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Atlanta mayor celebrates Gulch development victory

After Invest Atlanta’s board approved $40 million in bonds to help finance the redevelopment of 40 acres of weedy parking lots and railroad tracks in downtown, Mayor Keisha Lance Bottoms on Thursday took a moment to savor the most significant victory of her young administration.

“This is now our opportunity and we have seized the moment,” Bottoms said at the board meeting.

Mayor Keisha Lance Bottoms on Thursday took a moment to savor the most significant victory of her young administration. Jenna Eason / Jenna.Eason@coxinc.com (The Atlanta Journal-Constitution)

On Monday, the City Council voted 8-6 in favor of legislation that would help provide Los Angeles-based CIM Group with nearly $1.9 billion in public subsidies to redevelop the area known as the Gulch. The project is expected to permanently reshape the city’s skyline.

The vote capped months of controversy. Bottoms’ administration had to postpone a vote on the project three times because of a lack of council support.

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Invest Atlanta’s approval of the bonds was the next hurdle the project had to clear.

Two of the six board members — Fred Smith and Nancy Meister — voted against moving the Gulch project forward.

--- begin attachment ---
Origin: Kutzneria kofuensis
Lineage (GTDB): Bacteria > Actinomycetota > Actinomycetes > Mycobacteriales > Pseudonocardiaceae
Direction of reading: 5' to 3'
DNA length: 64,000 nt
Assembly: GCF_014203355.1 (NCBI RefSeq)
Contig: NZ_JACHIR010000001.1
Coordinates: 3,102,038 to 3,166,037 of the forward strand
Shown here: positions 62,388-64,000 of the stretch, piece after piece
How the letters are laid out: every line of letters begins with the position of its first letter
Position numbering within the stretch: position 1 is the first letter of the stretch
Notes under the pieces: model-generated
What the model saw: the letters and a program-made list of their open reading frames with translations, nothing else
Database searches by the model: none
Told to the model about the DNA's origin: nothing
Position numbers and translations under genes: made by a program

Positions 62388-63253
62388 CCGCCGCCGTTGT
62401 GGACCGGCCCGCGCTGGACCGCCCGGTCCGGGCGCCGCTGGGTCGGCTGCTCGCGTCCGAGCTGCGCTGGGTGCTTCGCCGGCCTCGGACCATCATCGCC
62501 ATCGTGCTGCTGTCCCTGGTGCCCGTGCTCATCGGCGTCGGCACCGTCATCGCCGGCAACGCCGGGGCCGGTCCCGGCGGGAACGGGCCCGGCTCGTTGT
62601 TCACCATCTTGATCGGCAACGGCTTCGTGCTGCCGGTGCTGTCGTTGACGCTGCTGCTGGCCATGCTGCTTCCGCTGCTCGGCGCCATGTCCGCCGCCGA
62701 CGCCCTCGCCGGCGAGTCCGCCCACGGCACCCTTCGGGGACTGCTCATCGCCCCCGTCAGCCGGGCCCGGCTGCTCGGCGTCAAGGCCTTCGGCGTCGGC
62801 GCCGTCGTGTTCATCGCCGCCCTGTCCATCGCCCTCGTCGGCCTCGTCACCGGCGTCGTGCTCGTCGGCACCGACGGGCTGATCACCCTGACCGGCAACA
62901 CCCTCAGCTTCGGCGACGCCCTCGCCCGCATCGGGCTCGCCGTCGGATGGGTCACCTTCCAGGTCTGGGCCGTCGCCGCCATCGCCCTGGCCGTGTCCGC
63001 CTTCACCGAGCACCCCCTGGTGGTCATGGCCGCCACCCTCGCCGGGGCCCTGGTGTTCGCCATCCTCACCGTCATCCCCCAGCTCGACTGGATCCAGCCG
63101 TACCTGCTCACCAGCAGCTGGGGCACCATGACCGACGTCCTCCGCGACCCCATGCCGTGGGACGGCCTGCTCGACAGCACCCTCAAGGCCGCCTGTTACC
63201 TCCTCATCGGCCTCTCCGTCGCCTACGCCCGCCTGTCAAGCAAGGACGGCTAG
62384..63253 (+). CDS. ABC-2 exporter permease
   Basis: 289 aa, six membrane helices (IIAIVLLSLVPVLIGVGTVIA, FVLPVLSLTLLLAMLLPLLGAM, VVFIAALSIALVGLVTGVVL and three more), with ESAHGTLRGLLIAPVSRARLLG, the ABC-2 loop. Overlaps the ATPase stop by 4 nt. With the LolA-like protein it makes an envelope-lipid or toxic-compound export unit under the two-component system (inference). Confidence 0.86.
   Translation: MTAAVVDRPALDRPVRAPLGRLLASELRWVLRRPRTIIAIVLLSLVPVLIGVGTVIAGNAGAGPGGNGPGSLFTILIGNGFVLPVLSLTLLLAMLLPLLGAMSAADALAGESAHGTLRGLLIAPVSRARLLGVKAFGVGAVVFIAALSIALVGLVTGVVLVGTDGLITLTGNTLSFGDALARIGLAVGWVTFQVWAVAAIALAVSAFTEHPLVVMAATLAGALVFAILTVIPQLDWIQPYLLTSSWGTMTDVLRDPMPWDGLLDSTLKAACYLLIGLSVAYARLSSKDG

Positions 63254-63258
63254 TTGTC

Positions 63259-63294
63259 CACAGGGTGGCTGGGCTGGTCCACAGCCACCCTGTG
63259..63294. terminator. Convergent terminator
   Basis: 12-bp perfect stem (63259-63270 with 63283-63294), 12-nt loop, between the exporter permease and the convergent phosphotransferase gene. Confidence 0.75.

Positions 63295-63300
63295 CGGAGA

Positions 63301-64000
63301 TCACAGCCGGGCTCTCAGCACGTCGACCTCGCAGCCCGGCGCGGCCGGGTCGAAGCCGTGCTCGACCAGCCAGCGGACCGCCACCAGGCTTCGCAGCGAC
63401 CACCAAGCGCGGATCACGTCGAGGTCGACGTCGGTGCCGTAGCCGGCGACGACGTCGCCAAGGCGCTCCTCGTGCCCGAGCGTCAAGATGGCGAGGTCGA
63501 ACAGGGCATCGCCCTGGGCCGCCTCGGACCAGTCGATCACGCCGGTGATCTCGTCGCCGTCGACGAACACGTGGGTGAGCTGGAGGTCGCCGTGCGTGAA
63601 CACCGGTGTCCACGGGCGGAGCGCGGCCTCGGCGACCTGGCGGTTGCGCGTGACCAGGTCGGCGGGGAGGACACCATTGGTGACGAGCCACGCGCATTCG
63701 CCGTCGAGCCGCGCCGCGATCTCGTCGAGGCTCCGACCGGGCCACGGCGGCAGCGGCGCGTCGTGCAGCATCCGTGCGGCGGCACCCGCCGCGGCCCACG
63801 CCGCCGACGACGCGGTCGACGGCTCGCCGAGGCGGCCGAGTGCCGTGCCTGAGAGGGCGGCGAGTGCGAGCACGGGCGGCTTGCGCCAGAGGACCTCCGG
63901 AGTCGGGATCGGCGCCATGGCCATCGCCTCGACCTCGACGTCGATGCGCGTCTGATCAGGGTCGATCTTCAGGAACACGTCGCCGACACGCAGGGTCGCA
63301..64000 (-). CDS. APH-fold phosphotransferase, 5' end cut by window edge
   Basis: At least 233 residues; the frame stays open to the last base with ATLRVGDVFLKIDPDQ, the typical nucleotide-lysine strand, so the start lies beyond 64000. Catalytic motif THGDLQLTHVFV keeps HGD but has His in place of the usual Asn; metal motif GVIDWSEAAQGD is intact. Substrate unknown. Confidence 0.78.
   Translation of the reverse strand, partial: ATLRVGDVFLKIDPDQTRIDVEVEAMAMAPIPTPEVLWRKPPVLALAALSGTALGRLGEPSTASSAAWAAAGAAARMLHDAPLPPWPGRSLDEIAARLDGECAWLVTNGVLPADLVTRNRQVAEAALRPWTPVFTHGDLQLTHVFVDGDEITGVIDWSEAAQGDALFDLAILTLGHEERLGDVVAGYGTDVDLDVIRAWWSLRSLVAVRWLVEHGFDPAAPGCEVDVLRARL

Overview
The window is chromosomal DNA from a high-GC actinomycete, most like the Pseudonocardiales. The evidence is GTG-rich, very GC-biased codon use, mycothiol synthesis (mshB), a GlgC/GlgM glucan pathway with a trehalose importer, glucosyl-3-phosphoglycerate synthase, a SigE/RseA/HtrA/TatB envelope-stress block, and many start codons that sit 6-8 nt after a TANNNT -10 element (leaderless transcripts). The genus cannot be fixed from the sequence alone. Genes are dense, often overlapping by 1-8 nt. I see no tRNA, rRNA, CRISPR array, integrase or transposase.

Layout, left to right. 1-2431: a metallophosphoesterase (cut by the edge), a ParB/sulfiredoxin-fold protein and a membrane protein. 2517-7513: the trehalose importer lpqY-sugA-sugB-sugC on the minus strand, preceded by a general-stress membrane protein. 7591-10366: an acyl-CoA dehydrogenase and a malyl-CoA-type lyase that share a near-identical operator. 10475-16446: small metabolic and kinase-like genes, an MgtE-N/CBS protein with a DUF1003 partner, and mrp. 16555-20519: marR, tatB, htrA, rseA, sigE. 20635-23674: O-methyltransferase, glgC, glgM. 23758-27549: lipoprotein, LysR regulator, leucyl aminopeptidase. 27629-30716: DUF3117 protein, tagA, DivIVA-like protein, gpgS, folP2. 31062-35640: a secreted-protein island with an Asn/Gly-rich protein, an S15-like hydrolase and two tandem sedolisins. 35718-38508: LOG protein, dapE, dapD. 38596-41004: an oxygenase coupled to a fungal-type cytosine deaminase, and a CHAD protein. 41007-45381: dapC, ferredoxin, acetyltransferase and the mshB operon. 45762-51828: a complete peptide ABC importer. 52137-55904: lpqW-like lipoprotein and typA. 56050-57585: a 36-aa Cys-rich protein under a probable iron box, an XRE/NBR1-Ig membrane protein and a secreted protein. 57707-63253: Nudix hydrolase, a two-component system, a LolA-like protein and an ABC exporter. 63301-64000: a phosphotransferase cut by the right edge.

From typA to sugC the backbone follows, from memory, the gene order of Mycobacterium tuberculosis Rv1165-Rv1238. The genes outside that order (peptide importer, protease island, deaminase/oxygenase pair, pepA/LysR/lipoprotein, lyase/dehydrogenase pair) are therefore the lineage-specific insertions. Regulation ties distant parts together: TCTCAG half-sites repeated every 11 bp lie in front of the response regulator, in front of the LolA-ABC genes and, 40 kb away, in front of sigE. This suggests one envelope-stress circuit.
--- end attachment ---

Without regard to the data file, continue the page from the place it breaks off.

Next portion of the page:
Smith said the amount of public money being used to finance the $5 billion dollar project did not match up with the benefits the public will receive.

Meister, the vice chair of the Atlanta Board of Education, said that the schools’ had been left out of the negotiating process.

“We would love to see this go through but we would also love to have a seat at the table,” Meister said.

Bottoms bristled at the comment.

“APS took a position that made it impossible to partner with them,” the mayor said.

A rendering of the $5 billion Gulch project in downtown Atlanta. (The Atlanta Journal-Constitution)

The initial plan called for extending a special taxing district known as a TAD — an area where property tax collections are frozen for a period of time, and future increases in tax collections from rising property value as the area redevelops are used to help pay for the development.

But the extension would have required approval from the Atlanta Public Schools and Fulton County.

Last month, Atlanta’s schools Superintendent Meria Carstarphen announced publicly that she wanted to renegotiate or eliminate her system’s participation in five other TADS as part of the negotiations for the Gulch.

Bottoms responded by releasing a revised plan, eliminating the proposed TAD extension.

The Gulch development will be the largest since Peachtree Center started in the 1960s. CIM proposes 18 parcels with at least nine skyscrapers of 225 feet or more in height, including one rising 500 feet or about 40 stories.

The plan also calls for 9 million square feet of office space, 1,000 residences, 1,500 hotel rooms and 1 million square feet of retail space.

Bottoms said the entire Gulch ordeal had taught her a lot, but that she was confident the city provided enough opportunity for public input into the project. She also said she would do some things differently.

“I wish that there had not been so many bumps along the way, but I think we are all better for it,” she said. “For now, we are going to celebrate this win.”

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